Although developers often require privileged access to specific systems, this creates a risk of unnecessary entry into mission-critical systems. The most common hazard stems from cloud administrators providing users with extensive permissions when they only require a subset of those permissions to complete tasks.

The concept of “least privilege” refers to granting restricting user or developer accounts permission to only the data required for their jobs, or continuously evaluating levels of access across accounts and “trimming” unnecessary privileges. Implementing the principle of least privilege (PoLP) limits developers and users from accessing sensitive data or materials, reducing the chance of introducing security risks into IaC.

Cloud administrators generally enforce access management using IAM (identity access management). This assists companies in implementing the concept of “least privilege” while ensuring that developers and users only use the required services to complete their tasks.

It is also recommended to secure sensitive data by using storage options like, Azure Key Vault, that can classify data as “sensitive” at the point of creation. And as time goes on, it’s good practice to remove redundant data from codebases.

Because threat actors often target inactive accounts, it is important to regularly identify and delete all inactive accounts when implementing the PoLP.

4. Secrets management

Credentials are a recurring need when creating and managing infrastructures, enabling services to communicate adeptly. It’s important for these to share the authentication and permissions granted in the service context.

As a service attempting to connect to another service (an application trying to connect to a database, for example), the connection is authenticated and read access is granted. These services often contain sensitive information such as:

  • Passwords
  • SSH keys
  • API tokens
  • Database user IDs and passwords
  • Certificates
  • Access and secret keys
  • RSA key pairs
  • Encryption keys

As it’s important to keep these infrastructure secrets in a secure place, IaC necessitates a robust secret management protocol. This ensures sensitive data is protected and threat actors cannot compromise secrets.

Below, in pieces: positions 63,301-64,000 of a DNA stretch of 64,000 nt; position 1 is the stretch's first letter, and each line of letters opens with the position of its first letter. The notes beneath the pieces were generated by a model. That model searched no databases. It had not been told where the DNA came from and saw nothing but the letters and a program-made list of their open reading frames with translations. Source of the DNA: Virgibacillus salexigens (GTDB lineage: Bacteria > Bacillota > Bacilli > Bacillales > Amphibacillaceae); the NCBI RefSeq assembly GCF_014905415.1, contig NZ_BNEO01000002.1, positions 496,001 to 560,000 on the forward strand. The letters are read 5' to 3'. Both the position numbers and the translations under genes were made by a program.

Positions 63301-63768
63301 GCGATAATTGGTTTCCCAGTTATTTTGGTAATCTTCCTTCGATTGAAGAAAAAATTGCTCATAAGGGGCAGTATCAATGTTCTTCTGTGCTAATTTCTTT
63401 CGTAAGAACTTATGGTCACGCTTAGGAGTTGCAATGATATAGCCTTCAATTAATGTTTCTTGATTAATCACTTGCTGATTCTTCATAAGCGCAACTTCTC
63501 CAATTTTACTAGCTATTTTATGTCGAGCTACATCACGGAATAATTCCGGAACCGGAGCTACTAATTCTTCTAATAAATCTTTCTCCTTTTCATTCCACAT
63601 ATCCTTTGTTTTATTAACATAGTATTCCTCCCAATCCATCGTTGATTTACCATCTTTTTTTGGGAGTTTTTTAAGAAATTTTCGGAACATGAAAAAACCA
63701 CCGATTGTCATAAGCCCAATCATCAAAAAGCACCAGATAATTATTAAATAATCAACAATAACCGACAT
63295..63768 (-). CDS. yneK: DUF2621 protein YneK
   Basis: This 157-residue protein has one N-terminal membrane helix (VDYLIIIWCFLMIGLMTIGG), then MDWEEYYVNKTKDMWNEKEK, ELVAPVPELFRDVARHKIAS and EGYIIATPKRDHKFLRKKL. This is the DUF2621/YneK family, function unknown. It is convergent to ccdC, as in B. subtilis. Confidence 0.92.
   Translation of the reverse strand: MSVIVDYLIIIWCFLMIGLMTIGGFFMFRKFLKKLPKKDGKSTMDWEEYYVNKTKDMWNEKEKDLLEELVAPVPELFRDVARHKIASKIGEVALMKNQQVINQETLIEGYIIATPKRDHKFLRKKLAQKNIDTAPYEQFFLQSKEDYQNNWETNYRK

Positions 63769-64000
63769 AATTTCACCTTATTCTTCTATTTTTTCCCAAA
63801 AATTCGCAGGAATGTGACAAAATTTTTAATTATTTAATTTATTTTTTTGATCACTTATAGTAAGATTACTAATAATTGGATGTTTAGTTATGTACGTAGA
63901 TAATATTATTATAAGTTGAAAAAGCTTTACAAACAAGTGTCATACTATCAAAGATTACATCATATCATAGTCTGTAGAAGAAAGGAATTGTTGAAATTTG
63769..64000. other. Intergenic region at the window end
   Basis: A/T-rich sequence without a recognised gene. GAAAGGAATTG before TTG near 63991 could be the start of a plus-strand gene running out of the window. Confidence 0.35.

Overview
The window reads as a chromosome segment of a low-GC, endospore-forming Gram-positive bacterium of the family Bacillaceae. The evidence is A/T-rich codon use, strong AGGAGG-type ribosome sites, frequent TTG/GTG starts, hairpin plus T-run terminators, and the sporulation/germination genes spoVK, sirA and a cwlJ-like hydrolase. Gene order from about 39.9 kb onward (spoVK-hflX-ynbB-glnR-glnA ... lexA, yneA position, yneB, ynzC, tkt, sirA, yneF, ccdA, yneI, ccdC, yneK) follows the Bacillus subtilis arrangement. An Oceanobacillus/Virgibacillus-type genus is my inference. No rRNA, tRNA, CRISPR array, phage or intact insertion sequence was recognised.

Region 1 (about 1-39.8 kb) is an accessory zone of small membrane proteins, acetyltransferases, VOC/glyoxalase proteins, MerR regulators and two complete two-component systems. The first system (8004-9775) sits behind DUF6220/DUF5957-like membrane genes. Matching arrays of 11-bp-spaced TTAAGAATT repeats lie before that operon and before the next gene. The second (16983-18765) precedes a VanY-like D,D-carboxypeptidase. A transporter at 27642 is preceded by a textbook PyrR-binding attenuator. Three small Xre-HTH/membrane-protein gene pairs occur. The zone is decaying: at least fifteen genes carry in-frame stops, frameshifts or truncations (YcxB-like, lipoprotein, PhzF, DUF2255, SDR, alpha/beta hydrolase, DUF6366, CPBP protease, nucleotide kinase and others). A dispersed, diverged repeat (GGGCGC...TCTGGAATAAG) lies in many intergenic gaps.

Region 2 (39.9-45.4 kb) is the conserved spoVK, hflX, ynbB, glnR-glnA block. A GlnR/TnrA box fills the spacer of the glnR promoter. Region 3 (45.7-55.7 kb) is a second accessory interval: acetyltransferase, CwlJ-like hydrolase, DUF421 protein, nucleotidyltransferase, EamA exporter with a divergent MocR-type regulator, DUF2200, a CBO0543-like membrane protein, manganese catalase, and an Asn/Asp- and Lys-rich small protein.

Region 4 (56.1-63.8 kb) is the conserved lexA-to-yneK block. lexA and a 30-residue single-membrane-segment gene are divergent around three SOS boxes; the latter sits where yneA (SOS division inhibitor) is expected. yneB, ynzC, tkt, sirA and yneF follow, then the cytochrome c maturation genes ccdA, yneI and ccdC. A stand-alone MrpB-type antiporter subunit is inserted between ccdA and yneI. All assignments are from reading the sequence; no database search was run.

While this can be managed by employing a clearly defined central policy—helping you identify and determine which privileges your processes or applications requires—other solutions include:

  • Failing to hardcode secrets into scripts
  • Restricting the visibility of secrets to the applications that own them
  • Transmitting secrets through encrypted channels such as TLS 2.0 or HTTPS

5. Ghost resources

Failing to tag assets during IaC operations can result in “ghost” resources. These untagged assets are challenging to detect and visualize and is difficult for developers to observe within the cloud. In addition, the observability of these resources may not be equivalent to the rest of the system. They consume resources, create potential attack vectors, and affect posture—potentially causing a drift.

These “ghost” resources can increase billing, make maintenance difficult, and reduce reliability. In addition, these untagged resources can as gateways to security breaches since they represent a risky attack surface. It is imperative to tag and monitor untagged resources to mitigate these risks.


With the competence of IaC comes the obligation to manage security concerns. Failing to follow best practices introduces security risks to infrastructures. Insecure IaC creates cloud environments that could result in compliance violations and cloud data breaches.

When setting up your company’s infrastructure using IaC, following these key practices can shrink your digital attack surface and mitigate cyber risk across your organization:

  • Limit the number of people with administrative access using IAM
  • Use VPN and SSL encryption to secure data communications
  • Automatically update pipelines whenever you make new changes
  • Analyze new commits for cloud deployment modifications
  • Integrate regular security checks into IaC development workflows